From all of the accumulated evidence on these two questions, there is broad consensus that human capital matters for entrepreneurship; however, it is important to recognize that while the correlational evidence linking human capital and entrepreneurship is quite strong, the causal relationship is poorly understood.

There is little agreement on how much human capital matters for entrepreneurial entry or success. There are debates as to whether the most important components of a founder's background that are related to entrepreneurship are ascribed (family of origin, race, gender, ethnicity, etc.) or achieved (work experience, social capital, personal wealth). There are persistent debates over whether the correlates of entrepreneurial entry and entrepreneurial success are driven by situational factors (things about the time period, region, culture, or environment) or by individual factors (including human capital). Finally, and perhaps more importantly, even after 25 years of effort we still have little understanding of the mechanisms that drive the observed relationships between human capital and entrepreneurial performance.

Much of the causal ambiguity arises from the fact that there are selection and sorting processes that shape both entrepreneurial entry and entrepreneurial success, and these selection and sorting processes are likely to be strongly correlated with human capital and are probably situated in particular places and times.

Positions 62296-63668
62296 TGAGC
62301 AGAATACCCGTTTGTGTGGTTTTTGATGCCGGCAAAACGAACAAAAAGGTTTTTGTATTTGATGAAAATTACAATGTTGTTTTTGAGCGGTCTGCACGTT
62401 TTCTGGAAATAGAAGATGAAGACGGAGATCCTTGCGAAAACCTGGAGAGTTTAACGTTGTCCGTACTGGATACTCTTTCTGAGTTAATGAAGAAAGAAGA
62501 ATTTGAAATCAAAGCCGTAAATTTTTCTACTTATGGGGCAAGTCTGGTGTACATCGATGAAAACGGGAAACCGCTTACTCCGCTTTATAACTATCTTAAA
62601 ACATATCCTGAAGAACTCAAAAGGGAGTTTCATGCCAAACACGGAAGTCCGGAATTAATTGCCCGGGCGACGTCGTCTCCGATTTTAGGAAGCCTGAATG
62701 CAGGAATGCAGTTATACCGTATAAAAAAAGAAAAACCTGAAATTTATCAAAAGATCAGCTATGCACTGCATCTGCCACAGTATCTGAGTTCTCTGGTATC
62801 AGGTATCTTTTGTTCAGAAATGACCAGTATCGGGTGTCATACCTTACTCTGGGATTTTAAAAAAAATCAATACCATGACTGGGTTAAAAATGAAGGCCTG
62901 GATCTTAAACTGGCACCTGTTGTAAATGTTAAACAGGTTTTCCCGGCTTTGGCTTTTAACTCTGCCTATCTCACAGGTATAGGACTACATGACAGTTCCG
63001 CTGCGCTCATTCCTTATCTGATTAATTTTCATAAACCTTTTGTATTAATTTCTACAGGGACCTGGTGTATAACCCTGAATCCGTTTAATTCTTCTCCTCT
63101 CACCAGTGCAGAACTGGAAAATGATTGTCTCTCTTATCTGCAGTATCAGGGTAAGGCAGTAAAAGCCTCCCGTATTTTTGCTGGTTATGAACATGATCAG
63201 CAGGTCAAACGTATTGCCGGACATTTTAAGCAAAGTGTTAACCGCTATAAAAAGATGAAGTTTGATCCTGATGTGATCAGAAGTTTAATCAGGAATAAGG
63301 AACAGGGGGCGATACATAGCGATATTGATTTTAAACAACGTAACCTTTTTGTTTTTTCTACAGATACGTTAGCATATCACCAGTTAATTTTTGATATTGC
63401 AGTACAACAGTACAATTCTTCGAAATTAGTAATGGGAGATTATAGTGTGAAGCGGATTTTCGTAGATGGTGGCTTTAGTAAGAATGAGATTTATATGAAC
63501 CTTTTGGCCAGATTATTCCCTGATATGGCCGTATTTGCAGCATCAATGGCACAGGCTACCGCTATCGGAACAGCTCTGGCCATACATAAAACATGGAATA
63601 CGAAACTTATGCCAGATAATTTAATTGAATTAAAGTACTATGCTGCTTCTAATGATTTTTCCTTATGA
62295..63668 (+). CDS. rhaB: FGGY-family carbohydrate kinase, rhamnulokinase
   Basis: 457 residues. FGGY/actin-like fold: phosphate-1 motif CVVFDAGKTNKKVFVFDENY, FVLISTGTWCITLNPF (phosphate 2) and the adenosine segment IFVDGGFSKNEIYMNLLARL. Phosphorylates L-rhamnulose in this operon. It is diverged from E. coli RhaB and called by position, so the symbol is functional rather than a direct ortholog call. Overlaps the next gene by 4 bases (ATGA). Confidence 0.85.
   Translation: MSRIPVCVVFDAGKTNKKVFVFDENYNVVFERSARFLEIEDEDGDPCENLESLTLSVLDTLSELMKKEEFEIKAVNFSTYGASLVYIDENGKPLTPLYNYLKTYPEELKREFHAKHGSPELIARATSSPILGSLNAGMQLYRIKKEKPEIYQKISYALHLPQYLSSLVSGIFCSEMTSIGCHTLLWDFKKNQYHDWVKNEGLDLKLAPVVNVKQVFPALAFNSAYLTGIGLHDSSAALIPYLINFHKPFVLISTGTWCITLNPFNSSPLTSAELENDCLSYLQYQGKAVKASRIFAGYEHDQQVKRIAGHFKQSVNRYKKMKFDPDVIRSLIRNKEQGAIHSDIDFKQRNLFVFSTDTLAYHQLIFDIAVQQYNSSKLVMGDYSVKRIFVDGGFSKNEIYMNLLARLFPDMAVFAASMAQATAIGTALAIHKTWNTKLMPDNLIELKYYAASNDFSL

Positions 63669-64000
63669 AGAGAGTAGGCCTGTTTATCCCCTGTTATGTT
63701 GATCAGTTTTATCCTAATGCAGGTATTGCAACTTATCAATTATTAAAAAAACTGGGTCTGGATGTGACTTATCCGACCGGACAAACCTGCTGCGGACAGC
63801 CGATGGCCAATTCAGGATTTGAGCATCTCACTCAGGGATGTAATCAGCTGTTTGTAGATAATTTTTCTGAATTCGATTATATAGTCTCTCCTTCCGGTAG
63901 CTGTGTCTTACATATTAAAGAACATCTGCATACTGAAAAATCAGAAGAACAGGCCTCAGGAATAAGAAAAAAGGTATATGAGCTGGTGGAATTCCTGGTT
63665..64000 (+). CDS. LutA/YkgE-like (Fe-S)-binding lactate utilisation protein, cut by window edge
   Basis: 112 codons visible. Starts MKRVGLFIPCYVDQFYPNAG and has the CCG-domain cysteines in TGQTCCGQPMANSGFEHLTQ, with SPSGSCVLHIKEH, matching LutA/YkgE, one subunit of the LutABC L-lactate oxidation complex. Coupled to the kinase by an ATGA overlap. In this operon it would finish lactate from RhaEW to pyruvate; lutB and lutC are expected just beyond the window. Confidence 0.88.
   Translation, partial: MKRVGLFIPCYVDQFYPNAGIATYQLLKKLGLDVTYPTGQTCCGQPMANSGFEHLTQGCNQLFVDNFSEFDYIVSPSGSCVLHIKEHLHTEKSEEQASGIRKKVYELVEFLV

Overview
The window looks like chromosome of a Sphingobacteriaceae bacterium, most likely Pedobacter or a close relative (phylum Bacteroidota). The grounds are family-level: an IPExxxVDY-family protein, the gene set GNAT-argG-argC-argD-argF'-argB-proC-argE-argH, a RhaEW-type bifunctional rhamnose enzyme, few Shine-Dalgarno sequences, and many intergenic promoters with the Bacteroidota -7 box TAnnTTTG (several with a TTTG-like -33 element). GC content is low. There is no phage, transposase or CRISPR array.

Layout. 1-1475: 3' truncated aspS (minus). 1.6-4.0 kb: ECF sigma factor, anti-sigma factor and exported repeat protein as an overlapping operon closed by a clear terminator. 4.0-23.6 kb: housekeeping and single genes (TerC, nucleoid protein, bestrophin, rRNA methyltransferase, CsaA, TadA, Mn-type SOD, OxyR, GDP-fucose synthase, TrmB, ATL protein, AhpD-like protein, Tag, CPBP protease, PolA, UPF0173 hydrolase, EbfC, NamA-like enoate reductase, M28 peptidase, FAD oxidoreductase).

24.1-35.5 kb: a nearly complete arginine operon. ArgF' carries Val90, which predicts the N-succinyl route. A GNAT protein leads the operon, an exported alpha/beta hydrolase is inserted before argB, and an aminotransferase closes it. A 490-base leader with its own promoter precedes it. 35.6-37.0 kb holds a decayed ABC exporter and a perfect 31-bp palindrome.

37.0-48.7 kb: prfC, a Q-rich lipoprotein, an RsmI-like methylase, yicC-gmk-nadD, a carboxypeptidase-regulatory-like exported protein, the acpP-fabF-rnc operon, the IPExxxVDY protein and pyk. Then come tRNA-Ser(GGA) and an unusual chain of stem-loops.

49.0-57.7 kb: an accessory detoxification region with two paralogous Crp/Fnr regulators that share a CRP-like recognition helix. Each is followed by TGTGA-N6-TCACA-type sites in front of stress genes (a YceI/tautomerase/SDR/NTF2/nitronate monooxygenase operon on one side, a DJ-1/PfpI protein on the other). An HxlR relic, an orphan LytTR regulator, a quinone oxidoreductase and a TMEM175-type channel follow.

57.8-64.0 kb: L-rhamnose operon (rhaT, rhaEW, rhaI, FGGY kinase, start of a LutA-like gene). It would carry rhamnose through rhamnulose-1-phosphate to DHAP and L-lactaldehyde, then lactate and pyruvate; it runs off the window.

One interesting debate along these lines is whether a "Matthew Effect" (the rich get richer and the poor get poorer) explains the relationship between human capital and entrepreneurial performance. (Azoulay, Stuart and Wang 2014). The core idea is that the observed relationships are not the result of real differences in underlying ability, but instead the product of a flawed system that relies on status and prestige as signals (Roberts and Sterling 2012).

Obviously, disentangling the causal relationships between human capital, entrepreneurial entry, and entrepreneurial success is extraordinarily difficult, but a crucial first step is to link the two canonical questions about entrepreneurial entry and entrepreneurial performance and investigate them together.